City of Miami. Up for vote are the mayor and two council positions: Districts 3 and 5.
There’s no real race for mayor since city Commissioner Francis Suarez dropped out as a candidate, leaving incumbent Tomas Regalado a virtual shoo-in. Three other candidates have filed for the office but have raised almost no money for a campaign.
The interesting thing is that only a few months ago, Suarez (son of former Miami mayor Xavier Suarez) had the backing of Miami-Dade mayor Carlos Gimenez and most of the city’s establishment and had raised more money than Regalado. Then, suddenly, in late August he announced that he was no longer running, citing his wife’s long-awaited pregnancy as the reason. However, the announcement also closely followed two of his campaign officers pleading no contest to absentee ballot fraud—the besetting sin of Miami-Dade politics.
For Regalado, this was a gift from heaven. The mayor has had his own problems since taking over in 2009, including an effort in 2011 by the police and firefighters union to recall him. The Miami New Times published an article listing 10 reasons why Regalado should be recalled. Regalado defended his positions (for example in this TV interview), and ultimately nothing came of it. But jeez, it’s hard to tell the bad guys from the good guys in Miami!
Anyway, it doesn’t really matter because Regalado will stay on as mayor.
The ballot also includes a proposal to revamp the Coconut Grove waterfront, which needs voter approval to proceed.
City of Miami Beach: At stake are the mayor and three council members, as well as several propositions including one adding a non-discrimination paragraph to the city’s charter. You can find a sample ballot as well as other voting information at the city’s website here.
For mayor, the Herald has endorsed Michael Gongora, who is currently the Group 3 commissioner. Gongora, who is openly gay, has also received the endorsement of the gay rights groups Equality Florida, which has also endorsed Sherry Roberts, Jorge Esposito, and Matti Herrera Bower for the three council seats. SAVE Dade, another gay rights group, has made a similar endorsement. Phillip Levine, however, claims Bill Clinton’s endorsement as well as that of Sen. Bill Nelson. Here’s Miami Beach blogger Random Pixels on Levine. Political Cortadito likes Steve Berke. The Miami New Times has a pithy rundown on the candidates here. Looks hard to choose, really.
City of Hialeah: Hialeah is electing the mayor and three council members. The city’s election information website is here. There is a link on the page to get a sample ballot, but when I clicked on it, I just got the Notice of Election, not a sample ballot.
Venturing into the murky waters of Hialeah politics is not for novices like me. If you’re interested, check out the blog Political Cortadito, e.g., this post here. So far, I haven’t seen an endorsement from the Herald for anyone for the mayor’s race, but here’s one from the Examiner for Juan Santana, who looks like a very long shot.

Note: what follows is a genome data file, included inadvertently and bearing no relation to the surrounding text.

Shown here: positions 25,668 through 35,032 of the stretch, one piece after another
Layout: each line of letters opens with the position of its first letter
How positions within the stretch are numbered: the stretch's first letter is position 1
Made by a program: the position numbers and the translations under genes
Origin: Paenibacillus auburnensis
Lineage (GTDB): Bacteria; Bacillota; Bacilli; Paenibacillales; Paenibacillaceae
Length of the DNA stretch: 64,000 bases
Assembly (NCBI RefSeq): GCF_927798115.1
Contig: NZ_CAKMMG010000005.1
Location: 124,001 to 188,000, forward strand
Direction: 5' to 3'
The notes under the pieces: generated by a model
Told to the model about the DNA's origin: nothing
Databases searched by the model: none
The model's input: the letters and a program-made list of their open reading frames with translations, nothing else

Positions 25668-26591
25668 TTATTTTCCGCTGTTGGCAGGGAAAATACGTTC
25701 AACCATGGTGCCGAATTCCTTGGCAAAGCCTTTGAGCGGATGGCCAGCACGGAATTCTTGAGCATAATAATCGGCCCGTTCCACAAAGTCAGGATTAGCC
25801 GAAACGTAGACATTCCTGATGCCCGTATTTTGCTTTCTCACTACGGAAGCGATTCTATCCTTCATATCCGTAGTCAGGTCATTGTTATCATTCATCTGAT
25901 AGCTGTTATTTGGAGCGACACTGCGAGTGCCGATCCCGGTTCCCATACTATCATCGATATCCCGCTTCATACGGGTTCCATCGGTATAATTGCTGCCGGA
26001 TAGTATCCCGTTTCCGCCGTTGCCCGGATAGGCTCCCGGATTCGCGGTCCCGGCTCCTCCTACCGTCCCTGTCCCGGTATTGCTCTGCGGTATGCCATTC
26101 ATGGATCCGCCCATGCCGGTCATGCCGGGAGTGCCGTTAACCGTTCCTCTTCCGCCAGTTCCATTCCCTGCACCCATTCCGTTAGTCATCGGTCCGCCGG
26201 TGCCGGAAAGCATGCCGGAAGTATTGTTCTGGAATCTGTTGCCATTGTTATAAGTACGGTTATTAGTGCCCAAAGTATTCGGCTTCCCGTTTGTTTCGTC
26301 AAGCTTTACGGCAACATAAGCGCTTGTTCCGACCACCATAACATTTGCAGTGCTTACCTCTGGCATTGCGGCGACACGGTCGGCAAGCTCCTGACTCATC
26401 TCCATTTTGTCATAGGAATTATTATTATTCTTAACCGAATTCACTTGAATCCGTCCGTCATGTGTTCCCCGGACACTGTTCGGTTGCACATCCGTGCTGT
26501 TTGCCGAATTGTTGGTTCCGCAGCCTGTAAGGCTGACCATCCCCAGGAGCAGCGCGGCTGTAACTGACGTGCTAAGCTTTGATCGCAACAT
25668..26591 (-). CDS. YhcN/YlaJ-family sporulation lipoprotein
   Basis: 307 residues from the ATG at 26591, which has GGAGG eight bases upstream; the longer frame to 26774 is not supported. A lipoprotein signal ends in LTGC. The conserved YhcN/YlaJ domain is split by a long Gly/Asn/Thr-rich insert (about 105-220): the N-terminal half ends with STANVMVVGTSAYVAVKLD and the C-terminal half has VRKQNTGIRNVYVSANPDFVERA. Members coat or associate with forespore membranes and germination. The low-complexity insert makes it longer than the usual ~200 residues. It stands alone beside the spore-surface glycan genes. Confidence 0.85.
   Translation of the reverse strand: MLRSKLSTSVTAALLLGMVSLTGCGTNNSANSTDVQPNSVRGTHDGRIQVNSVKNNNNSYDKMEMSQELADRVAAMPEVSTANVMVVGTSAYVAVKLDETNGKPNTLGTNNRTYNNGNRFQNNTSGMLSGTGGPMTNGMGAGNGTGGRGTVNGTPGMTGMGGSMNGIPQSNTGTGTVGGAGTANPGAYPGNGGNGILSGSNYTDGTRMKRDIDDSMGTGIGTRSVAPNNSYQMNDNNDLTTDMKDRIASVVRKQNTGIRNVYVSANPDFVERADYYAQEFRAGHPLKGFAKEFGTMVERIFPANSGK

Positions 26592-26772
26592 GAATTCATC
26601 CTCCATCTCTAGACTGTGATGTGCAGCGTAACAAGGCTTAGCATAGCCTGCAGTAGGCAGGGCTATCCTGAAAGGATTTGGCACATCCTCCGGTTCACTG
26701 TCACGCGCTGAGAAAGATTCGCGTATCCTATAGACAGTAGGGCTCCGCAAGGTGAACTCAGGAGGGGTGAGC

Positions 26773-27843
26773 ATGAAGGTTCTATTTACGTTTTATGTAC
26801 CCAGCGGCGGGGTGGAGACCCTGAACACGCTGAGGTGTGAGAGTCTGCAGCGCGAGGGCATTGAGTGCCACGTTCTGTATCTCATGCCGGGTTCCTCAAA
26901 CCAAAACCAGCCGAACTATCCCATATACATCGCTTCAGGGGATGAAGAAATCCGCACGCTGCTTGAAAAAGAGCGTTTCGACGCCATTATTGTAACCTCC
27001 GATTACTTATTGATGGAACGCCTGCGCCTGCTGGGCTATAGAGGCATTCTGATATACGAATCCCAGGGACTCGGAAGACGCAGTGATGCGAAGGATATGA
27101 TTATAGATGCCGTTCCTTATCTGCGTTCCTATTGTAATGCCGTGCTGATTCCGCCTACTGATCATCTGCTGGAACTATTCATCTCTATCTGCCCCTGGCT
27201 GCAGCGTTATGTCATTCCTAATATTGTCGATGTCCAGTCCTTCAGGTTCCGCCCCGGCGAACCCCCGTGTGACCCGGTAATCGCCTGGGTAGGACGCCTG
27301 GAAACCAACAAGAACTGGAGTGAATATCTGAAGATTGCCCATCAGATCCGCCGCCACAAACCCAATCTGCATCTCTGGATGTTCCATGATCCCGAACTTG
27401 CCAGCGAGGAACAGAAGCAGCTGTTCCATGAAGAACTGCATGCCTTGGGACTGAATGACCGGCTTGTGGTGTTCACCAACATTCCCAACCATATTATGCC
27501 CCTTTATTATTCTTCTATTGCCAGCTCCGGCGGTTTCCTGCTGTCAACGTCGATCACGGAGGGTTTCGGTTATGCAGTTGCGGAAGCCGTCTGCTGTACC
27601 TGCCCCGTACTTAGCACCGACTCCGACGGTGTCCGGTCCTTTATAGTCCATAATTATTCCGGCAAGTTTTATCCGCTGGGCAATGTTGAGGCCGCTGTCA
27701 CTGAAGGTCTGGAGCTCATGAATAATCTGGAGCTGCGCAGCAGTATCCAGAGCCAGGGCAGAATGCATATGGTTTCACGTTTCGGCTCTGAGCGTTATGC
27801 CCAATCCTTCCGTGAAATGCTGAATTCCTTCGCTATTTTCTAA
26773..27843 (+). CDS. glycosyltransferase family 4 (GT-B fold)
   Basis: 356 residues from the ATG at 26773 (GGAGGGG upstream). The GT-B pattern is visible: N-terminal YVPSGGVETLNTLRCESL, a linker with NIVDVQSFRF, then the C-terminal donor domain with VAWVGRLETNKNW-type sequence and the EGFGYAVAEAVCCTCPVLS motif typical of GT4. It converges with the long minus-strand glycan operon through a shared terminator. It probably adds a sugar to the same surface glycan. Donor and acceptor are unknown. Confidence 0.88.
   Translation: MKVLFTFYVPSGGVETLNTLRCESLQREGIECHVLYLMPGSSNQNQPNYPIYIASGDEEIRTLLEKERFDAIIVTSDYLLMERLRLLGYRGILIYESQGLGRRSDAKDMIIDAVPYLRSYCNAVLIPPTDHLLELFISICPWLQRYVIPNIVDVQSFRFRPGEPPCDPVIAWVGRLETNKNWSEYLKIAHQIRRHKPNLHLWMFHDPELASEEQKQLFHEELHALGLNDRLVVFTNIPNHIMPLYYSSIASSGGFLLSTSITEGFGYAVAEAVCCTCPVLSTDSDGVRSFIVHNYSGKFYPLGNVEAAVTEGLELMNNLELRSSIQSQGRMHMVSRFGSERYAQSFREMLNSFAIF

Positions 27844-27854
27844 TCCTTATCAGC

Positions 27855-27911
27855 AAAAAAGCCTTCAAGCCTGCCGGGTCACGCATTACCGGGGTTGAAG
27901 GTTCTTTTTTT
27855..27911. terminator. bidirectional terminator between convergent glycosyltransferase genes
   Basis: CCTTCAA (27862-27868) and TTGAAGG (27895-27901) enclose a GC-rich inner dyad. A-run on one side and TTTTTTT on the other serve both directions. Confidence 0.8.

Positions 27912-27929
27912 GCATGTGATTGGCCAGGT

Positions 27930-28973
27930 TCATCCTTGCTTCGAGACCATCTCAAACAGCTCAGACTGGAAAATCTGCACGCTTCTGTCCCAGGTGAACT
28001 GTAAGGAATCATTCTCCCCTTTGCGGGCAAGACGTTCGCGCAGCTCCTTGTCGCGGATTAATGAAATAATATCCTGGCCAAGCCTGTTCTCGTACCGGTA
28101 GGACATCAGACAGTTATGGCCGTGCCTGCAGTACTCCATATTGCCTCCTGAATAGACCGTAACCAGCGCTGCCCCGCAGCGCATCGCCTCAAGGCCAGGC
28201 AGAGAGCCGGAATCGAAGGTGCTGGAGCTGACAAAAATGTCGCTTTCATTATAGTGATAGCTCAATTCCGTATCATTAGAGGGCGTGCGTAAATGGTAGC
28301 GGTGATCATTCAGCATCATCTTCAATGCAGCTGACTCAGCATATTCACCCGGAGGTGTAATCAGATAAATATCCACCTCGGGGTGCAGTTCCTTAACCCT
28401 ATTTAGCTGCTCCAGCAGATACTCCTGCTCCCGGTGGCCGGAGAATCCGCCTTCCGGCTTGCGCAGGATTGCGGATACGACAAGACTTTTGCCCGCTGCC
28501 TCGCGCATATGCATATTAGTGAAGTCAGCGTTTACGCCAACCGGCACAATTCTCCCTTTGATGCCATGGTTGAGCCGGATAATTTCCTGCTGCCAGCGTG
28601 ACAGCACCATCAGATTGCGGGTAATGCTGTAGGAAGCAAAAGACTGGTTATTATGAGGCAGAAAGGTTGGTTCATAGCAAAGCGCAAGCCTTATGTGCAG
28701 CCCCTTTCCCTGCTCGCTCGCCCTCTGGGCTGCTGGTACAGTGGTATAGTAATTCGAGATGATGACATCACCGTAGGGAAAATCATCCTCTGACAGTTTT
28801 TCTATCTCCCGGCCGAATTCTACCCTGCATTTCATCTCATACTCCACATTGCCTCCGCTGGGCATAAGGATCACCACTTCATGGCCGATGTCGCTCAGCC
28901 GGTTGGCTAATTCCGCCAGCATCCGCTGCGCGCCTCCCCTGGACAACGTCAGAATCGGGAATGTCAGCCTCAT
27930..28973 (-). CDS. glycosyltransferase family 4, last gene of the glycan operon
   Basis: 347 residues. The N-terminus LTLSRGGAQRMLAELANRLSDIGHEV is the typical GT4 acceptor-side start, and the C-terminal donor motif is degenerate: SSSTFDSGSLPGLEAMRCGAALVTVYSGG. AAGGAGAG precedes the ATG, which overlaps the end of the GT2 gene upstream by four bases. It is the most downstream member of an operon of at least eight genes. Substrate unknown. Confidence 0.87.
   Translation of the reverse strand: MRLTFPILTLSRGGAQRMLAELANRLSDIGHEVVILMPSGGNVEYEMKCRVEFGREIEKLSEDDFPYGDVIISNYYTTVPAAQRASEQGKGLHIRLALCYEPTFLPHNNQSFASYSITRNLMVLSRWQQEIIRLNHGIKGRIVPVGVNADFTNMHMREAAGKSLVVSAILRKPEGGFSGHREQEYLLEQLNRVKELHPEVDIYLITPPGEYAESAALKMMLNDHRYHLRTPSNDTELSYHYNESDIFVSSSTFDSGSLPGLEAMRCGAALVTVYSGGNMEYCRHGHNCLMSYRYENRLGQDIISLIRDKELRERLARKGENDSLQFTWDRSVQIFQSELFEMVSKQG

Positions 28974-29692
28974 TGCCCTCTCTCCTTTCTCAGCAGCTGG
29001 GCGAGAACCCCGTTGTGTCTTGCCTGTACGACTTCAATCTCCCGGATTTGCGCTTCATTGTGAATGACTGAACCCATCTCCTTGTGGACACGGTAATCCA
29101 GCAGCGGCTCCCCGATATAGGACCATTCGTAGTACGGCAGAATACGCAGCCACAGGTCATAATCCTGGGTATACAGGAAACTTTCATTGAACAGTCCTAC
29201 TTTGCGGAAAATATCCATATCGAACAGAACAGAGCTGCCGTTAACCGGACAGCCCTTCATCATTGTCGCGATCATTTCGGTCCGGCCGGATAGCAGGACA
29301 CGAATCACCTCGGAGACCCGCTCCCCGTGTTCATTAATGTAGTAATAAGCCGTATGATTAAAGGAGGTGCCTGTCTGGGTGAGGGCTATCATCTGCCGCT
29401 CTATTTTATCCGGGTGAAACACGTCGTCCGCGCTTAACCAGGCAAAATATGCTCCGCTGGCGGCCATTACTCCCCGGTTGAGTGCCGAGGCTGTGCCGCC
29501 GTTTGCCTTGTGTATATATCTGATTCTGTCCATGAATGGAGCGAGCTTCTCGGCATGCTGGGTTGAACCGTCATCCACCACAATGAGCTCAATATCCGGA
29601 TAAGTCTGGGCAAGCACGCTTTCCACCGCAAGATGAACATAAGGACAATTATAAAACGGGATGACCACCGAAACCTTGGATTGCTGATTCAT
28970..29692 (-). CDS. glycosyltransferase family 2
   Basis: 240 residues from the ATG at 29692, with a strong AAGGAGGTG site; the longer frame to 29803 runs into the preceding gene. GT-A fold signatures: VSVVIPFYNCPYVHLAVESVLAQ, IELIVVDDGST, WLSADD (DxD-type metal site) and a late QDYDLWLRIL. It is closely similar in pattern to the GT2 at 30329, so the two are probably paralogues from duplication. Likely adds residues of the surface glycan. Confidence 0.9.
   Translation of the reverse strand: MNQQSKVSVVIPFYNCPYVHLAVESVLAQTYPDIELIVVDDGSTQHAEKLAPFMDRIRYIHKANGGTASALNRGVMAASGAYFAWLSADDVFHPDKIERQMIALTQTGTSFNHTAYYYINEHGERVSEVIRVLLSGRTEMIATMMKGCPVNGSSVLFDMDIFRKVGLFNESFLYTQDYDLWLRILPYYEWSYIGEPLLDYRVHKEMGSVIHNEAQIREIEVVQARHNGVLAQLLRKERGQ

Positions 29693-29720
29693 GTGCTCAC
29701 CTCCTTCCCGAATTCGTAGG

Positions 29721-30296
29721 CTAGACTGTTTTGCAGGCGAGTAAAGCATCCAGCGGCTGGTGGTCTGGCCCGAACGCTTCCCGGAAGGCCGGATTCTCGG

City of Homestead: Homestead is electing a mayor, vice mayor, and one councilmember. For information and a sample ballot, go to the city’s election website here.
The incumbent mayor, Steve Bateman, was arrested in August and charged with illegal compensation.
The Homestead election comes with its very own absentee ballot fraud scandal involving campaign workers for mayoral candidate Mark Bell. Bell is the husband of Miami-Dade commissioner Lynda Bell, who is perhaps the most anti-progressive, anti-gay, anti-environment official in the county. Lynda Bell seems never to have met a developer she didn’t like, and led the opposition to a proposed amendment that would have added gender identity to the county’s existing anti-discrimination ordinance. In September, a recall effort was started against her, which has been joined by SAVE Dade, a gay rights organization.
Voting for Mark Bell would effectively make Lynda Bell mayor of Homestead as well as county commissioner. His opponent, Jeff Porter, looks like much the better candidate. Update: Eye on Miami endorses Porter; see his comments here.
Florida Senator Marco Rubio was one of a minority of 18 US senators–all Republicans–to vote against the Reid-McConnell deal to re-open the US government and avoid default on the country’s debt. He was joined in that vote by fellow Teabaggers Rand Paul and, of course, Ted Cruz, whose demagoguery created this whole sorry mess.
Rubio has definitively cast his lot with the radical Tea Party wing of the Republican party whose demented (and, in my opinion, racist) hatred of President Obama has led them to the point of being willing to shut down the US government and harm the creditworthiness of this country. Even with this episode now over, they have done great damage and wasted billions of tax dollars for absolutely no good reason. And they will probably try to do it again when this stopgap deal expires.
By the way, the two South Florida Republican representatives in the House of Representatives—Ileana Ros-Lehtinen and Mario Diaz-Balart—both voted in favor of the Reid-McConnell compromise. Apparently, they decided that a “No” vote would not go over well in a part of the state that delivered Florida’s electoral votes for President Obama twice. However, ten of their GOP colleagues from Florida did vote NO (one didn’t vote) like the majority of the Republican representatives in the House, showing that they would rather plunge the country into financial chaos than…wait, what was it they wanted? Hard to tell, because it kept changing from minute to minute.